This is the long-term, high-capacity “warehousing” section. Programs or data not actively being used by the other units normally are placed on secondary storage devices (such as your hard drive) until they’re again needed, possibly hours, days, months or even years later. Information on secondary storage devices is persistent—it’s preserved even when the computer’s power is turned off. Secondary storage data takes much longer to access than information in primary memory, but the cost per unit of secondary storage is much less than that of primary memory. Examples of secondary storage devices include CD drives, DVD drives and flash drives, some of which can hold up to 768 GB. Typical hard drives on desktop and notebook computers can hold up to 2 TB. New to this edition, you’ll see that storage in the cloud can be viewed as additional secondary storage accessible by your Visual Basic apps.


Programmers write instructions in various programming languages (such as Visual Basic), some directly understandable by computers and others requiring intermediate translation steps.

Machine Languages

Any computer can directly understand only its own machine language, defined by its hardware architecture. Machine languages generally consist of numbers, ultimately reduced to 1s and 0s. Such languages are cumbersome for humans, who prefer meaningful words like “add” and “subtract” to indicate the operations to be performed, so the machine language numeric versions of these instructions are referred to as code. The term “code” has become more broadly used and now refers to the program instructions in all levels of programming languages.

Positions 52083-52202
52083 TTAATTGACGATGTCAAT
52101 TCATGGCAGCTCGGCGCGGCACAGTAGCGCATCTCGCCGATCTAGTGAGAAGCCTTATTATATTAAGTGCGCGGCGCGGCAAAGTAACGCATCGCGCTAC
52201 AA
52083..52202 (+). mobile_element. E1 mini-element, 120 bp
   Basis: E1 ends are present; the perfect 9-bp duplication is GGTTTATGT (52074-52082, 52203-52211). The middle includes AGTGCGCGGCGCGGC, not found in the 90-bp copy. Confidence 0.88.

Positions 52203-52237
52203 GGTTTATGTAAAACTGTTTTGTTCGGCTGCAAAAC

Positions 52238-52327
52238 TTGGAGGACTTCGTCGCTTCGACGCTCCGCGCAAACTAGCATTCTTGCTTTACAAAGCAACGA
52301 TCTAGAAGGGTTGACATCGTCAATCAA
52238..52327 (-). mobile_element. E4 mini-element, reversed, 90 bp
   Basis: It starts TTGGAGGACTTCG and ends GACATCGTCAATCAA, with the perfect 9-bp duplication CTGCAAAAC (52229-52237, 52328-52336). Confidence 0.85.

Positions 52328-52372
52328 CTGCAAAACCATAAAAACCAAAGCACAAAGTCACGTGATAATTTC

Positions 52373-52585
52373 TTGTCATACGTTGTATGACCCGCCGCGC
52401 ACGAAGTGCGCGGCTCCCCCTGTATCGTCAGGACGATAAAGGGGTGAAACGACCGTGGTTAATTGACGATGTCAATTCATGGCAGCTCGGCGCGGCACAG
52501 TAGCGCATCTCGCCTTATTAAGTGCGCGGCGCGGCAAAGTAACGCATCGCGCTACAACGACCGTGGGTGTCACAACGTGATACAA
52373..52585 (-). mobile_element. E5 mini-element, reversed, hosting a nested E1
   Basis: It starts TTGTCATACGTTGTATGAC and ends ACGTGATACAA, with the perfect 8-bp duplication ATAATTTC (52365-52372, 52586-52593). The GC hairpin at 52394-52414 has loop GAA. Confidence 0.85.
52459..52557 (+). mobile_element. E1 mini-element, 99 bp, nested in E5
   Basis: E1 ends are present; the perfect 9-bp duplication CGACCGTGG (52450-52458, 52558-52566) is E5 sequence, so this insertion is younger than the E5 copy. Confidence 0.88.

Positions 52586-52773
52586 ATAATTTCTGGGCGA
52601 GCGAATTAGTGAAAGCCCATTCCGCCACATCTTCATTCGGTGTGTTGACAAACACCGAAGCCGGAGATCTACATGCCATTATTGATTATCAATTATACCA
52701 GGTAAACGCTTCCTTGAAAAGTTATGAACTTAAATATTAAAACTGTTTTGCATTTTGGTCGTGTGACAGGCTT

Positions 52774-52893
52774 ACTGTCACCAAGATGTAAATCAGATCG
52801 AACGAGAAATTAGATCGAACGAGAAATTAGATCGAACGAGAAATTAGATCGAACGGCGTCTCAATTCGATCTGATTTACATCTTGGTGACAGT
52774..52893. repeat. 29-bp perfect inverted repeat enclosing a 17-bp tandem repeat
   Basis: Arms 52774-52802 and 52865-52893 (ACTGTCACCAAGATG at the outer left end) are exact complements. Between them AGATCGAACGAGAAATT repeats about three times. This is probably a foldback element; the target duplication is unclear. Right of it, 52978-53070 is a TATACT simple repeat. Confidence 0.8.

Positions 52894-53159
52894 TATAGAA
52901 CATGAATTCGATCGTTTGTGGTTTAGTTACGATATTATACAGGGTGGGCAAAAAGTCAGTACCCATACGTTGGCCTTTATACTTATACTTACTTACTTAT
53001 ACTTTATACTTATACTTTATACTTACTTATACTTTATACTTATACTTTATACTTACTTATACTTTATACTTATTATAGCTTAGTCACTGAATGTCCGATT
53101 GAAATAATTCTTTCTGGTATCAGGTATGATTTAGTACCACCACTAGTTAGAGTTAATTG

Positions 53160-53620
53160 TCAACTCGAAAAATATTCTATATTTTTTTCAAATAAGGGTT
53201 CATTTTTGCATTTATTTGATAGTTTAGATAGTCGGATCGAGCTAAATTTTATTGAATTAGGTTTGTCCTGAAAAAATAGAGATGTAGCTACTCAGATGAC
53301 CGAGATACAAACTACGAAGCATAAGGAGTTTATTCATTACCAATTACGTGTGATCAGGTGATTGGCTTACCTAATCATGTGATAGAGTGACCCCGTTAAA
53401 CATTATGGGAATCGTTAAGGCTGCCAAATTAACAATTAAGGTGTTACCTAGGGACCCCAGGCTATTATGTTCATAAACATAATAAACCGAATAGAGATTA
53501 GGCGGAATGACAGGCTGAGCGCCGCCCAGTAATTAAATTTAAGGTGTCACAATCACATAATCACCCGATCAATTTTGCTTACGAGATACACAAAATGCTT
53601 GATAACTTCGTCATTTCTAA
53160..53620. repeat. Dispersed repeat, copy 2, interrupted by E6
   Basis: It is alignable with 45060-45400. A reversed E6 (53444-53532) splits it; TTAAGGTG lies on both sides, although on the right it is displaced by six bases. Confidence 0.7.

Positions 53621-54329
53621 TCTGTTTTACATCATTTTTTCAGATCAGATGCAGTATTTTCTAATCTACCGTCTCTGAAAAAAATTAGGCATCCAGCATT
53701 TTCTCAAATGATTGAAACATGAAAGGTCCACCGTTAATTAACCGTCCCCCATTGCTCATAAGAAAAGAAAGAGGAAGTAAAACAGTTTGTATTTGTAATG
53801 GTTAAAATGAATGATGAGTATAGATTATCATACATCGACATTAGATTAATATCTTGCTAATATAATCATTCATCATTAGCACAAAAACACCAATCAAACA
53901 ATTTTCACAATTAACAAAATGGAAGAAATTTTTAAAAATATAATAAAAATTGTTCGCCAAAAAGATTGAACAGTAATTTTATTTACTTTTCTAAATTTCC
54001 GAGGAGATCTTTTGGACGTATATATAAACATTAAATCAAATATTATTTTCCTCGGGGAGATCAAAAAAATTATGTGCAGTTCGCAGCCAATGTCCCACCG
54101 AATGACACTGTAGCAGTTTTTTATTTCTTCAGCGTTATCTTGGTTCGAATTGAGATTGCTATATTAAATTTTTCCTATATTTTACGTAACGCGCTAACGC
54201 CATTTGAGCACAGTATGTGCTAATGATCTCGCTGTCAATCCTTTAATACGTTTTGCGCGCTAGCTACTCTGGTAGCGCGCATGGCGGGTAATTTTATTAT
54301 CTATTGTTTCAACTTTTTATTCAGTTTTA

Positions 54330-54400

Assembly Languages and Assemblers

Machine language was simply too slow and tedious for programmers to work with. Instead, they began using English-like abbreviations to represent elementary operations. These abbreviations form the basis of assembly languages. Translator programs called assemblers convert assembly-language code to machine language code quickly. Although assembly-language code is clearer to humans, it’s incomprehensible to computers until translated to machine language code.

High-Level Languages, Compilers and Interpreters

To speed the programming process even further, high-level languages were developed in which single statements could be written to accomplish substantial tasks. High-level languages, such as Visual Basic, C#, C++, C, Objective-C and Java, allow you to write instructions that look almost like everyday English and contain commonly used mathematical expressions. Translator programs calledcompilers convert high-level language code into machine language code.